Soviet Cavalry Operations During the Second World War

and the Genesis of the Operational Manoeuvre Group

John S Harrel

While the development of tanks had largely led to the replacement of cavalry in most armies by 1939, the Soviets retained a strong mounted arm. In the terrain and conditions of the Eastern Front they were able to play an important role denied them elsewhere.
Date Published :
October 2019
Publisher :
Pen and Sword
Language:
English
Illustration :
50 black and white illustrations
Format Available    QuantityPrice
Hardback
ISBN : 9781526743022

Dimensions : 9.5 X 6 inches Pages : 336
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+
In stock
$34.95

Overview
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While the development of tanks had largely led to the replacement of cavalry in most armies by 1939, the Soviets retained a strong mounted arm. In the terrain and conditions of the Eastern Front they were able to play an important role denied them elsewhere. John Harrel shows how the Soviets developed a doctrine of deep penetration, using cavalry formations to strike into the Axis rear, disrupting logistics and lines of communication, encircling and isolating units. Interestingly he shows that this doctrine did not stem from the native cavalry tradition of the steppe but from the example of the American Civil War. The American approach was copied by the Russians in WWI and the Russian Civil War, refined by the Soviets in the early stages of World War Two and perfected during the last two years of the war. The Soviet experience demonstrated that deep operations (cavalry raids) against enemy rear echelons set the conditions for victory. Although the last horse-mounted units disappeared in the 1950s, their influence led directly to the formation of the Operational Manoeuvre Groups that, ironically, faced US forces in the Cold War.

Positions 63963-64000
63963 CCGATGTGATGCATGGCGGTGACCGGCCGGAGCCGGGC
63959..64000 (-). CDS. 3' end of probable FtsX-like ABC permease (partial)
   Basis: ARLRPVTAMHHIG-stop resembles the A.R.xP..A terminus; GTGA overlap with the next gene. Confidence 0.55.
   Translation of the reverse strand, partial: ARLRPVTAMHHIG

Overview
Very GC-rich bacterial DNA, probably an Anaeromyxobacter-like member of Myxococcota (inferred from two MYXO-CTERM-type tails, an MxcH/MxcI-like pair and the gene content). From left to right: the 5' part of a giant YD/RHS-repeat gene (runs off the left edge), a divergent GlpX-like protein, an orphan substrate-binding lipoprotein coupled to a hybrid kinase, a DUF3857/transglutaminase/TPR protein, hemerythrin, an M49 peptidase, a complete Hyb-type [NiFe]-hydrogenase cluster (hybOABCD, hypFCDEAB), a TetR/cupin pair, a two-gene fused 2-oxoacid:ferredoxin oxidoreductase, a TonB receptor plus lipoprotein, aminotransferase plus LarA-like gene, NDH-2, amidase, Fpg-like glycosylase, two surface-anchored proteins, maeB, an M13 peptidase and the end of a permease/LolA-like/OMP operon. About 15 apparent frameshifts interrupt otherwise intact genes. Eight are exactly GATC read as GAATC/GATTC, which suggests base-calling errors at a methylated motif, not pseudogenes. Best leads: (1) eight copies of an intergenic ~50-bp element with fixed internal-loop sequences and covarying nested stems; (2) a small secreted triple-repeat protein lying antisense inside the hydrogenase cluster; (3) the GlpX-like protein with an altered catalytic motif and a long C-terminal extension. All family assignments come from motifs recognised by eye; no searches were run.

About The Author
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John S Harrel’s military career spanned forty years. He enlisted as an officer cadet in the US Marine Corps in 1971. Upon graduating from California State University Northridge he was commissioned as a second lieutenant in the USMC. In 1980, he transferred into the California Army National Guard (a component of the US Army) as a captain, ultimately rising to the rank of Major General and retiring as Commanding General of the California Army National Guard. He is also a lawyer and retired as California Deputy Attorney General after 28 years of service. He is the author of The Nisibis War: The Defence of the Roman East AD 337–363.

REVIEWS
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"John Harrel has done a commendable job in putting together a readable synthesis of many of these operations, showing both the reasons for their successes and failures..."

- WWII and other Book Reviews

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